In Summary

  • A common behaviour was to avoid situations that could have led to intimacy.
  • Some stopped going on holiday with their spouses because this would have forced them to be intimate.
  • Others found reasons to be away from home most of the time. Some avoided the bedroom at night.

It our tradition at the Sexology Clinic to audit medical files at the end of every year. This helps us extract lessons about better services to our clients to implement in the new year. We recently spent a good amount of time doing just that, and what hit us most is the consistency with which people deal with their sex problems in the wrong way. Be it loss of libido, painful sex, failure to orgasm, premature ejaculation, erectile dysfunction or the many other problems that brought them to us, the reaction to the problem was just wrong.

Almost all the patients reacted with anxiety, stress and confusion when a sex problem presented. Their immediate reaction was to avoid sex because of the attendant failure. Unfortunately, our bodies are wired to perpetuate a vicious cycle of failure, fear and failure if there is anxiety about sex.

As a result, people lost sleep. Lack of sleep led to fatigue. Fatigue in itself kills libido. Many affected people could not eat. They lost weight, health and vitality. Some found refuge in alcohol.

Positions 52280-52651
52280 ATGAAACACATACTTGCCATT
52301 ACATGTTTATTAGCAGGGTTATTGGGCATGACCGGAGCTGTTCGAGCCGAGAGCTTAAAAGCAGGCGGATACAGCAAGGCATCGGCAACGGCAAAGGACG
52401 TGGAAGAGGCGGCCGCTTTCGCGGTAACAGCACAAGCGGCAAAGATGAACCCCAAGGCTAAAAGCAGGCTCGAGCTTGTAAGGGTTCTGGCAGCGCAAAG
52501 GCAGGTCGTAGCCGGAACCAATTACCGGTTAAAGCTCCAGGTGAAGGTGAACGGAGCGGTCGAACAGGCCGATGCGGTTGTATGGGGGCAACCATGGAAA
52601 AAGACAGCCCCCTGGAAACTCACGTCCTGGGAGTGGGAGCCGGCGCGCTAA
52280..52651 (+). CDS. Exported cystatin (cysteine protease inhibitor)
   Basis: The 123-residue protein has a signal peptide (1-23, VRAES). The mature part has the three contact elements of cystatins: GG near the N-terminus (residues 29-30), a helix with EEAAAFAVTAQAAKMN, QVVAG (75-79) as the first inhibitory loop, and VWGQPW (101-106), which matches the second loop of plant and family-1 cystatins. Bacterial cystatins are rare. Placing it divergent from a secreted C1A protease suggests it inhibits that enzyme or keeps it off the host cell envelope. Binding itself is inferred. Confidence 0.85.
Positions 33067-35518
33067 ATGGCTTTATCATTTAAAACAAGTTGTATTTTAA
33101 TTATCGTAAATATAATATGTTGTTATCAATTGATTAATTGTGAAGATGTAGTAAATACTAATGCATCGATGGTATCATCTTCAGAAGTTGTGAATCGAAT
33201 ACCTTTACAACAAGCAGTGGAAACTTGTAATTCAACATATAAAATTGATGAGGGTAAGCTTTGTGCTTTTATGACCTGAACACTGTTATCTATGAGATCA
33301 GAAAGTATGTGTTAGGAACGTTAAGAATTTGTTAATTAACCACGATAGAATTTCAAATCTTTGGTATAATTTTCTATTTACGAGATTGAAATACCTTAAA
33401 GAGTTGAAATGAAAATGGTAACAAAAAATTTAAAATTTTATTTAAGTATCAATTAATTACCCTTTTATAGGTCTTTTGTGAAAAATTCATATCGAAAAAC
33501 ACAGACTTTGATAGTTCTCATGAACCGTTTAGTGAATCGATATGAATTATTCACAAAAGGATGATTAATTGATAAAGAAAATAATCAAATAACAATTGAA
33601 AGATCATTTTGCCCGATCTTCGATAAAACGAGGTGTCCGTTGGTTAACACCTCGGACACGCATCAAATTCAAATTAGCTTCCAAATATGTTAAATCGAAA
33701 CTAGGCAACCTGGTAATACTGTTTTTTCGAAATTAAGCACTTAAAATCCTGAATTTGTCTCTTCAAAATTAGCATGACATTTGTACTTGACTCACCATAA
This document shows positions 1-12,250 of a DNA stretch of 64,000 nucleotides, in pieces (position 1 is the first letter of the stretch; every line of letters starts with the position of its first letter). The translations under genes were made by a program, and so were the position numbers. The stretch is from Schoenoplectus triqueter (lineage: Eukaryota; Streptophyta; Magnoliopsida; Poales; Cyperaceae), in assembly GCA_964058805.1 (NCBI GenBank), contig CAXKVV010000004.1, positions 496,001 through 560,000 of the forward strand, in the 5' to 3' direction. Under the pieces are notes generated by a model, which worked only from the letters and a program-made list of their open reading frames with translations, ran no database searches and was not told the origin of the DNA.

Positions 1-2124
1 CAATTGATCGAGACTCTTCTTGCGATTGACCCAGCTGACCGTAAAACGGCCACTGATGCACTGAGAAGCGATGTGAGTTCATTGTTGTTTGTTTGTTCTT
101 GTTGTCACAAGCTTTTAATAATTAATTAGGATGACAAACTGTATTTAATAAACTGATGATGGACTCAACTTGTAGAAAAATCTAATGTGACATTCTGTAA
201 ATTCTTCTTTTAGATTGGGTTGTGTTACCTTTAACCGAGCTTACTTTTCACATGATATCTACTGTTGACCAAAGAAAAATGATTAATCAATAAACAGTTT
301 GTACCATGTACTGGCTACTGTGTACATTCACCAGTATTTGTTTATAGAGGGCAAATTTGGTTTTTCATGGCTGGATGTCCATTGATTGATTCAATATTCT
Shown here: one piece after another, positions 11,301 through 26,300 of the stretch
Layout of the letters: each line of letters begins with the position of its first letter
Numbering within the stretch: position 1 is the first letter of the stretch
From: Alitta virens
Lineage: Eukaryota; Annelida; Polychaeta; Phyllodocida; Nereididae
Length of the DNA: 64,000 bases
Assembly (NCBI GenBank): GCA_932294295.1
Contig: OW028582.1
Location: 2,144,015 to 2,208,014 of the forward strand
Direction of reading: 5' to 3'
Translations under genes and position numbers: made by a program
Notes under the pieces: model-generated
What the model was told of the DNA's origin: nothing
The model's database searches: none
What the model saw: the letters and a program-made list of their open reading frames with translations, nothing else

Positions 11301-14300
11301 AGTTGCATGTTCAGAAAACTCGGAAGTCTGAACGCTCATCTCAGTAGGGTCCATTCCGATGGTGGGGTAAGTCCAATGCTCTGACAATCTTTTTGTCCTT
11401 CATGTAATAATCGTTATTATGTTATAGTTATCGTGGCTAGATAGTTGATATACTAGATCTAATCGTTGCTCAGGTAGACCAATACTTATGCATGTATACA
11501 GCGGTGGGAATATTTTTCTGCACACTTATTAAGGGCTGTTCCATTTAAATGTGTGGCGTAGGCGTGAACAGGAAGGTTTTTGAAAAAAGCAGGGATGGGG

Their work performance was affected. They spent office hours ruminating on their bedroom failures. They could not think straight and made mistakes that their employers described as silly. Some people lost their jobs. The religious ones felt discouraged in their faith. They avoided their friends, who did not know what they were going through and therefore blamed them for antisocial behaviour.

WHEN THINGS GO AWRY

A common behaviour was to avoid situations that could have led to intimacy. Some stopped going on holiday with their spouses because this would have forced them to be intimate. Others found reasons to be away from home most of the time. Some avoided the bedroom at night.

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